Prince was my first big musical obsession; the first artist that got me interested in the idea of collecting, of seeking out rarities, of swapping bootlegs, and of looking for more than what was readily available. I also had a hardcore crush on Prince that put my earlier childhood crushes (namely Kermit the Frog and Michael Jackson) to shame. I know guys don’t always get why the ladies like Prince so much, but the man is 98 pounds of fiiiiiine. Then and now. He’s a freaky alien, for sure, but aren’t all of the best musicians?

I’m sorry that it took so long for me to get myself to a Prince concert, but at least it finally happened. My coat pockets are still full of purple confetti—and no, that’s not a metaphor.

When I was in art school, I had a great professor, Bill Deere, who encouraged me to take notice of “environmental typography”—everyday type on the street, whether good or bad. Salon windows, department store logos, menus, information systems, and so on. He wanted me to think about how design relates to environment, and how typography can dictate first impressions.

I started taking photos of signs in 1996, and quickly got hooked. I continued until 2002, which, not coincidentally, is when I got my first digital camera. It’s not that I think I was ever a particularly good photographer, but when I was using a cheap film camera, I seemed to think more about composition and angles and such a whole lot more. Somehow the instantaneous nature of digital photography (not to mention how inexpensive—free, even!—it is to take shot after shot, do-over after do-over) has made me much more careless. That’s my own shortcoming, though—I don’t blame the tool or the format.

While looking for something on an old backup drive earlier today, I came across a folder of scans of my old sign photos that I had posted on my old blog, Absolutely Vile, back in 2001. They’ve all been resized to be quite small, unfortunately (hey, I was working on an 800×600 monitor back then!), and the corners are rounded (how very early ’00s of me), but seeing the photos made me feel happy. Happy and inspired.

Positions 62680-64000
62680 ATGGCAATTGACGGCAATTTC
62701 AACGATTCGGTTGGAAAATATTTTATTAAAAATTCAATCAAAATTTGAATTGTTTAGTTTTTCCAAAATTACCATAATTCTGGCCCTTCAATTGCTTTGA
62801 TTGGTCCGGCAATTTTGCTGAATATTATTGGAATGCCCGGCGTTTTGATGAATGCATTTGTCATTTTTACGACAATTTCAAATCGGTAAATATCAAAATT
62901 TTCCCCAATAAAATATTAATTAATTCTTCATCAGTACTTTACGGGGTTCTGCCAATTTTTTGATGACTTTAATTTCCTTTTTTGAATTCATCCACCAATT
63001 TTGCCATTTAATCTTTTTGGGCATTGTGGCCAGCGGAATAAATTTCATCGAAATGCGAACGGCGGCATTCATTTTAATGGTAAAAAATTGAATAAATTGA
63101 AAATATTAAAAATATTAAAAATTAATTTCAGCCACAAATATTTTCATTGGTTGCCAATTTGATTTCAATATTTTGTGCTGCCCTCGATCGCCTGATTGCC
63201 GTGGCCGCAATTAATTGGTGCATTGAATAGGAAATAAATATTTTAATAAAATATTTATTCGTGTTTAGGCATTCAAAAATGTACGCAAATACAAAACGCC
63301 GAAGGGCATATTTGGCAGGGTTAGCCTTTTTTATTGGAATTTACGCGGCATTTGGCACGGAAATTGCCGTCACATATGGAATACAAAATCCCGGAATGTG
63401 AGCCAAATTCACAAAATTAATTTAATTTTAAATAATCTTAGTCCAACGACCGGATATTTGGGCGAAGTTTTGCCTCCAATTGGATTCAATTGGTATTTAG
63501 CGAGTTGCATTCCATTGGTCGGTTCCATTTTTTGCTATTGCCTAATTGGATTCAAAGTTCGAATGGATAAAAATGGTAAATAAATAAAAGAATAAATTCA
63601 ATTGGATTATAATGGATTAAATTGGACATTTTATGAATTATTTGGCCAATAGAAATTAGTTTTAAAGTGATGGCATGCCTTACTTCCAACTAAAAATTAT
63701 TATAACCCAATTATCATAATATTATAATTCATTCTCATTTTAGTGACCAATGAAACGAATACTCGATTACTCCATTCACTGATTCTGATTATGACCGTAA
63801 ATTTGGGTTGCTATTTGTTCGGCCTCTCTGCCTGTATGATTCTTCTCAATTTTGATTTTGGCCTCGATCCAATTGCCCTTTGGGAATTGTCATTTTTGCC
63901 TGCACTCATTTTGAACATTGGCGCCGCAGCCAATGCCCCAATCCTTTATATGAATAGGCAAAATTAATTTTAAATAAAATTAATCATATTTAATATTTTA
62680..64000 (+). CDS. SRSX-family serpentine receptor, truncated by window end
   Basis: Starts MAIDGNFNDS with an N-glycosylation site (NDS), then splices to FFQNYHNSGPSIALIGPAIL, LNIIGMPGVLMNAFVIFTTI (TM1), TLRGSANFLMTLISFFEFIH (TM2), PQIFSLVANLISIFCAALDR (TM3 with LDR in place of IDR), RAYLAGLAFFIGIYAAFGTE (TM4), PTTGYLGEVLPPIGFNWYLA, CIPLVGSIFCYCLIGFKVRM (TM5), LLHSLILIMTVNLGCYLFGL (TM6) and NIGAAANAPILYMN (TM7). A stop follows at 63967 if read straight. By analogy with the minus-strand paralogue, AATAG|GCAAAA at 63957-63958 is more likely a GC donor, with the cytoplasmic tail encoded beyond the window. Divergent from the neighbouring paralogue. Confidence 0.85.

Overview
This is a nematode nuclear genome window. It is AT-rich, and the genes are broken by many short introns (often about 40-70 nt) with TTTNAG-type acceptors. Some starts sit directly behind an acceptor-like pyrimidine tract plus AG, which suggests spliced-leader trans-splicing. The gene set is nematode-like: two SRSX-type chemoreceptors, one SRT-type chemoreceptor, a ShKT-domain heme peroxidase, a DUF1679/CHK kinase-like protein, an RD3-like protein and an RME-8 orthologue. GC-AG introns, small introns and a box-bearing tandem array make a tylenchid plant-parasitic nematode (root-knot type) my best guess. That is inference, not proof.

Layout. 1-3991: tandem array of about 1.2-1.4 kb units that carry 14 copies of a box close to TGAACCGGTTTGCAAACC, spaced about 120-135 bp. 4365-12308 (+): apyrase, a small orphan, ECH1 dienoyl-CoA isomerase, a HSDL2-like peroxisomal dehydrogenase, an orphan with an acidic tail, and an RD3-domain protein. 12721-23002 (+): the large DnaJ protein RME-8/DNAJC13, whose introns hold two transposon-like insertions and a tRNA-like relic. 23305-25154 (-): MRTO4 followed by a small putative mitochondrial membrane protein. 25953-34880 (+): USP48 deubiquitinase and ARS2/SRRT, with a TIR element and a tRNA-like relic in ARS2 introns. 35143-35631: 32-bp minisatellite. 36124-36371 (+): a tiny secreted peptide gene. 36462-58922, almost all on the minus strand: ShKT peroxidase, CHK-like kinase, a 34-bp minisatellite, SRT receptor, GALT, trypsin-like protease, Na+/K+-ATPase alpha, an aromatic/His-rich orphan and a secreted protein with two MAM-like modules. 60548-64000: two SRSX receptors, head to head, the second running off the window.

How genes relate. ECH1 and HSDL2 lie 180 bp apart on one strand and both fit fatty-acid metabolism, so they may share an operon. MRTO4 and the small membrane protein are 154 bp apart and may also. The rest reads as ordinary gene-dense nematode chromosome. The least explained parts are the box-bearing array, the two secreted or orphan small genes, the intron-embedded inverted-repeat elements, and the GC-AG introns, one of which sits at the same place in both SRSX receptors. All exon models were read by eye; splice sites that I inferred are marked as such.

Most of these pictures were taken in and around White Plains, New York and Las Vegas, Nevada between 1996 and 1998.












If you were born in the United States in the 1970s and your family owned a television, chances are you got to see some pretty wonderful sitcoms (many of them produced by the great Norman Lear) when you were a kid. When I was really little I didn’t watch much more than The Muppet Show, but by the time I was six or seven years old, I had discovered the magical world of syndication—mostly notably on WNYW, WWOR, and WPIX, for those of you who grew up in and around New York—and started watching a whole lot of sitcoms after school.

Aside from providing 22 minutes of outrageous plots, slapstick comedy, social commentary, and “very special episodes”, these sitcoms had GREAT theme songs. For some reason, I’ve been getting some really BAD later-era intros (like Webster and Valerie…ugh) stuck in my head lately, and I was driven to YouTube to find relief in the arms of some of my beloved favorites from my childhood.

I know, I might as well just end this list with Three’s Company, considering it was the greatest TV show of all time (by the way, I’m totally up for discussing and debating any and all aspects of the series, as well as its spin-offs, Three’s a Crowd and The Ropers), but I’ll keep going after the jump…